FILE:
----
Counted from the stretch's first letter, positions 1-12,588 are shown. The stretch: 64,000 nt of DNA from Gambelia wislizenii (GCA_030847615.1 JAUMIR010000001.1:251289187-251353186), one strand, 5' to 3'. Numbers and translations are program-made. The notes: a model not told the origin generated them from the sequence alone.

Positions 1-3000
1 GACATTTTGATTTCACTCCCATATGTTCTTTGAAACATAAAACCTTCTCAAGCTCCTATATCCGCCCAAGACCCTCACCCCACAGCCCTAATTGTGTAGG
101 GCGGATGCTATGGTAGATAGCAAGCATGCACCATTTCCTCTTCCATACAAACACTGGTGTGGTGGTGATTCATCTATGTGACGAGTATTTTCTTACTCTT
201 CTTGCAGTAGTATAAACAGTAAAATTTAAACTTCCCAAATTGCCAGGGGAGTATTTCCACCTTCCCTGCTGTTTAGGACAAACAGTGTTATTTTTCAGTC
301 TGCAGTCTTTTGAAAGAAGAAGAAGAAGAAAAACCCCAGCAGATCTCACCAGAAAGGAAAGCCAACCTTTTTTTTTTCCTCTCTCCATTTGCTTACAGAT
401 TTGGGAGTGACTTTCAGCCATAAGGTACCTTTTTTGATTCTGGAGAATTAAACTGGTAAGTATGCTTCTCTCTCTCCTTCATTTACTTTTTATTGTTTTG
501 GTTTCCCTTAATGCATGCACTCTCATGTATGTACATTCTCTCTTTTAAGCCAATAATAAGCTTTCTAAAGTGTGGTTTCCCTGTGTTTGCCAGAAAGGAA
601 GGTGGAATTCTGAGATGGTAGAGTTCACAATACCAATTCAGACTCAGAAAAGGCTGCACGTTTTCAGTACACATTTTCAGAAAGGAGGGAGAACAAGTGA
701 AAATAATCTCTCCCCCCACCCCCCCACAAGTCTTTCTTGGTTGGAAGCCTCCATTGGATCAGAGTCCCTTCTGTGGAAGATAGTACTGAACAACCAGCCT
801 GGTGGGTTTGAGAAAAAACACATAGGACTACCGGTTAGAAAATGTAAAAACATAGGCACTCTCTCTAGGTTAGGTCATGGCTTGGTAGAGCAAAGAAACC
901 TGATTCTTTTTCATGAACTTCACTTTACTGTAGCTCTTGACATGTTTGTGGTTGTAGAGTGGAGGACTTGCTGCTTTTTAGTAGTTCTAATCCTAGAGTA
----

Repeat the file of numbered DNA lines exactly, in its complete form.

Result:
Counted from the stretch's first letter, positions 1-12,588 are shown. The stretch: 64,000 nt of DNA from Gambelia wislizenii (GCA_030847615.1 JAUMIR010000001.1:251289187-251353186), one strand, 5' to 3'. Numbers and translations are program-made. The notes: a model not told the origin generated them from the sequence alone.

Positions 1-3000
1 GACATTTTGATTTCACTCCCATATGTTCTTTGAAACATAAAACCTTCTCAAGCTCCTATATCCGCCCAAGACCCTCACCCCACAGCCCTAATTGTGTAGG
101 GCGGATGCTATGGTAGATAGCAAGCATGCACCATTTCCTCTTCCATACAAACACTGGTGTGGTGGTGATTCATCTATGTGACGAGTATTTTCTTACTCTT
201 CTTGCAGTAGTATAAACAGTAAAATTTAAACTTCCCAAATTGCCAGGGGAGTATTTCCACCTTCCCTGCTGTTTAGGACAAACAGTGTTATTTTTCAGTC
301 TGCAGTCTTTTGAAAGAAGAAGAAGAAGAAAAACCCCAGCAGATCTCACCAGAAAGGAAAGCCAACCTTTTTTTTTTCCTCTCTCCATTTGCTTACAGAT
401 TTGGGAGTGACTTTCAGCCATAAGGTACCTTTTTTGATTCTGGAGAATTAAACTGGTAAGTATGCTTCTCTCTCTCCTTCATTTACTTTTTATTGTTTTG
501 GTTTCCCTTAATGCATGCACTCTCATGTATGTACATTCTCTCTTTTAAGCCAATAATAAGCTTTCTAAAGTGTGGTTTCCCTGTGTTTGCCAGAAAGGAA
601 GGTGGAATTCTGAGATGGTAGAGTTCACAATACCAATTCAGACTCAGAAAAGGCTGCACGTTTTCAGTACACATTTTCAGAAAGGAGGGAGAACAAGTGA
701 AAATAATCTCTCCCCCCACCCCCCCACAAGTCTTTCTTGGTTGGAAGCCTCCATTGGATCAGAGTCCCTTCTGTGGAAGATAGTACTGAACAACCAGCCT
801 GGTGGGTTTGAGAAAAAACACATAGGACTACCGGTTAGAAAATGTAAAAACATAGGCACTCTCTCTAGGTTAGGTCATGGCTTGGTAGAGCAAAGAAACC
901 TGATTCTTTTTCATGAACTTCACTTTACTGTAGCTCTTGACATGTTTGTGGTTGTAGAGTGGAGGACTTGCTGCTTTTTAGTAGTTCTAATCCTAGAGTA